Print simply too powerful to be ignored

Published 12:03am Wednesday, September 26, 2012

A nice, out-of-town salesman who puts bread on his table pitching the benefits of online marketing to small businesses reminded me last week of just how powerful non-online marketing is.

He didn’t mean to, but once I pointed it out he did admit I was right.

He sounded young and hip; he probably has a Twitter feed, a Facebook page, a Google+ account, a few dozen pins on Pinterest, a professional account on LinkedIn and at least five other online profiles that are too hip for me to even know about yet.

He was coming to town to pitch his services as a marketing representative for Constant Contact — an online e-mail marketing company — and he had roped the local chambers of commerce into supporting his seminar and sharing details with their members, via e-mail chains and online posts, of course.

But the salesman needed one more thing, and he knew where to get it.

He needed listeners; he needed an audience of business owners. In other words, he needed to market his marketing seminar.

So whom did he call?

He called the same place local businesses, churches, schools, clubs, government, non-profits, residents, teams, groups and more call every day when they have information to deliver — the local newspaper, of course.

Apparently posting it on Facebook, Twitter and your blog site are not enough, according to this expert on marketing.

Maybe I’m mean, but I enjoy greatly making a good, unexpected point. Those who know me best would simply say I like to be right.

So when Mr. Marketing explained that he was leading a seminar to help local businesses learn how to market themselves through social media and he hoped the newspaper would run an article promoting that fact, I couldn’t help myself.

I explained that I understood where he was coming from, and that I hoped his seminar would surely include the message that he obviously already believed himself — the local newspaper is the best way to get out your message.

He didn’t deny my point, and, being a good salesman, agreed with me and assured me he would in fact spread the word about marketing yourself through the newspaper.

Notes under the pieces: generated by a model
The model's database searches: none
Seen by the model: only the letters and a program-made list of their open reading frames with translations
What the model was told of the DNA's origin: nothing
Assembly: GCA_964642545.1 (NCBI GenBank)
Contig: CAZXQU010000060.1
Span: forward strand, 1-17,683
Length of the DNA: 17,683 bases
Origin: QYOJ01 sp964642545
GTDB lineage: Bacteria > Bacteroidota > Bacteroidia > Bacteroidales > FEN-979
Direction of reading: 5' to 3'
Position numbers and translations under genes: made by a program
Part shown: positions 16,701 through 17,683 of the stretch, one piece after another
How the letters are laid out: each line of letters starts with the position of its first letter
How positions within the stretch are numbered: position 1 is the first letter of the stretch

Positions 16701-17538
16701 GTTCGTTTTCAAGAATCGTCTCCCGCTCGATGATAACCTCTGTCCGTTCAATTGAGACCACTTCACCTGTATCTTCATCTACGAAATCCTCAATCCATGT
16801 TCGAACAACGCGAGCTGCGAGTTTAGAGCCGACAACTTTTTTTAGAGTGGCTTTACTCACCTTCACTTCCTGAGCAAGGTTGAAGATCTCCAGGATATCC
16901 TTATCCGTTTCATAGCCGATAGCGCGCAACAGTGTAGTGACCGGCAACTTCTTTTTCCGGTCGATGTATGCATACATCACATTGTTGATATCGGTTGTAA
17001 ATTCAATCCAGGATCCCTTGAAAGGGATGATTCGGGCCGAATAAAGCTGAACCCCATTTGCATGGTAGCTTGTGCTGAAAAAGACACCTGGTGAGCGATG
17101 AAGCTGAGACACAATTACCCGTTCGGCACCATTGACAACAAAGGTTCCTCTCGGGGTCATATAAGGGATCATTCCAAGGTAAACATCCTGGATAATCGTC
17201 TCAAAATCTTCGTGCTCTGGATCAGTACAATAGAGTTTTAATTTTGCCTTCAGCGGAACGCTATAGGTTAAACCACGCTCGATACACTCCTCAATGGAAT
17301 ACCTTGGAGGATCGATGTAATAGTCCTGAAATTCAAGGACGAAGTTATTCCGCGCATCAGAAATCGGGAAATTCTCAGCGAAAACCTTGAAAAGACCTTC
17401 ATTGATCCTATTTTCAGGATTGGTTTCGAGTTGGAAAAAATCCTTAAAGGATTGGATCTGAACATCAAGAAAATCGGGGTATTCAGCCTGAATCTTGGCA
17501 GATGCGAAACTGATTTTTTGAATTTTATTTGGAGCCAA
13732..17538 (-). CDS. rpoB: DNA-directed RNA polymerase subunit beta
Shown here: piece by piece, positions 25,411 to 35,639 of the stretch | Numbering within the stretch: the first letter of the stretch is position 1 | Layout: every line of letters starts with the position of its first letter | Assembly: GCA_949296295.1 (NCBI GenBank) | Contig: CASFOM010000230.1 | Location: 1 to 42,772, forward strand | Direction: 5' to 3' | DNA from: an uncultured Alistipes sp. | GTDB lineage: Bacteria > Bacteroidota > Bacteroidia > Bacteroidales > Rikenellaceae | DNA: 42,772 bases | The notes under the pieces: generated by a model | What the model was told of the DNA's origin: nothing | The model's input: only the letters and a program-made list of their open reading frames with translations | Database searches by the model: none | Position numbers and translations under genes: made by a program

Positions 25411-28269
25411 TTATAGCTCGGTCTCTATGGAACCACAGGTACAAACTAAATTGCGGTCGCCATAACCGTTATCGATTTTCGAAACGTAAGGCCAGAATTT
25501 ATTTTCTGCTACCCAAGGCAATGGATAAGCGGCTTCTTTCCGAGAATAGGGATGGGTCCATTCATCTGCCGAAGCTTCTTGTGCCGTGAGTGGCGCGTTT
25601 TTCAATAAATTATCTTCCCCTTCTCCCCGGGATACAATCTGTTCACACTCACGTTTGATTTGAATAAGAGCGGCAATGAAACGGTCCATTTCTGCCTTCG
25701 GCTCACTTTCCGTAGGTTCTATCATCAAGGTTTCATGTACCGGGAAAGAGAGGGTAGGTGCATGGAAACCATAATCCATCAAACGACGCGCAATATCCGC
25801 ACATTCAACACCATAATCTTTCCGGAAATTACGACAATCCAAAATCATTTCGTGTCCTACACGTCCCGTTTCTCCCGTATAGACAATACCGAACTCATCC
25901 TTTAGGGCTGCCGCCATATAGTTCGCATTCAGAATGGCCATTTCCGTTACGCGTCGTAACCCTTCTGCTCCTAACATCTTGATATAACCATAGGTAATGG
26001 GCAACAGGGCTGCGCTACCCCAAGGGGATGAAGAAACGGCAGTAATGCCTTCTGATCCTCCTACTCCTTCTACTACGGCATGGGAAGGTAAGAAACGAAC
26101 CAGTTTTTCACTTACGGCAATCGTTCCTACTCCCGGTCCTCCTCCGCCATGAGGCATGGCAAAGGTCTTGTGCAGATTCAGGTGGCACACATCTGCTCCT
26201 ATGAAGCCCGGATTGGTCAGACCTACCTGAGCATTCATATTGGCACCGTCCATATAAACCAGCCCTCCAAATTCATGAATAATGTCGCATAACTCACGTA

I didn’t attend the session, since I think Facebook and Twitter are pretty self explanatory to anyone under 75, and I don’t believe enough locals use any other kind of social media for it to matter, so I don’t know if my new friend kept his word or not.

It’s OK if he didn’t though, since all of our great readers remind me daily that our efforts here truly are worthwhile. I hear you constantly saying, “I saw that in The Democrat,” or “The newspaper said…”

And of course I hear it when you say, “The newspaper misspelled that,” or “My newspaper wasn’t on time today.”

We appreciate the comments — good and bad — and we know you guys rely on us to get the information right and quickly.

We love our nearly 7,000 Facebook fans, too, but we realize that far more of you read our print edition and online edition daily than have ever seen one of our Facebook posts.

For that reason, we’ll continue to put newsgathering, information providing, marketing message delivery and — simply put — you, the reader, first whether you follow us on social media or not.

Thanks for reading.


Julie Cooper is the managing editor of The Natchez Democrat. She can be reached at 601-445-3551 or

  • sally hart

    Julie !!! I’m under 75 and I still don’t understand all the jibberish going on with all these new fangled objects that cost a small fortune and that all the kids would die if they didn’t have one. . I still do not text….I’d rather hear their voice than read a message. I feel the same way about e-mail. I do have an emergency cell phone that I’ve never used, so I don’t feel completely out of the norm. AND I’ll just keep on reading the DEMOCRAT…..

  • Anonymous

    Print, huh? Good for starting fires in the winter but not much else. No sleight against the Democrat but as a medium it is definitely on the way out. The small town papers are still very much alive but for national news print is already out. Newsweek sold for a dollar. Not an issue, the whole company. Only a very rich man could afford that dollar because the deal came with huge financial liabilities. The NYT posted a $90 million loss this year. The only people who read USA Today find it outside their hotel rooms. I could go on.

    There is bit of conflation here with local PRINT media and local media. I often say, “I read in the Democrat…” when, in actuality, I read it on the Democrat web page. At the risk of tooting my own horn, I’m one of the most knowledgable people on current events that I know and I have not perused a dead tree in years. A dedication to print media and network news is why Americans are generally so ill informed. Some of the best reporting on American events is coming from the Brits these days. On localized events of national interst one must go to the local sources to get the real story. National outlets either spin it or ignore it. The saving grace of localized media. As far as national events and politics, one is either his own investigative journalist or he is likely misinformed. That is the state of modern national news. I wouldn’t even give a dollar for most outlets.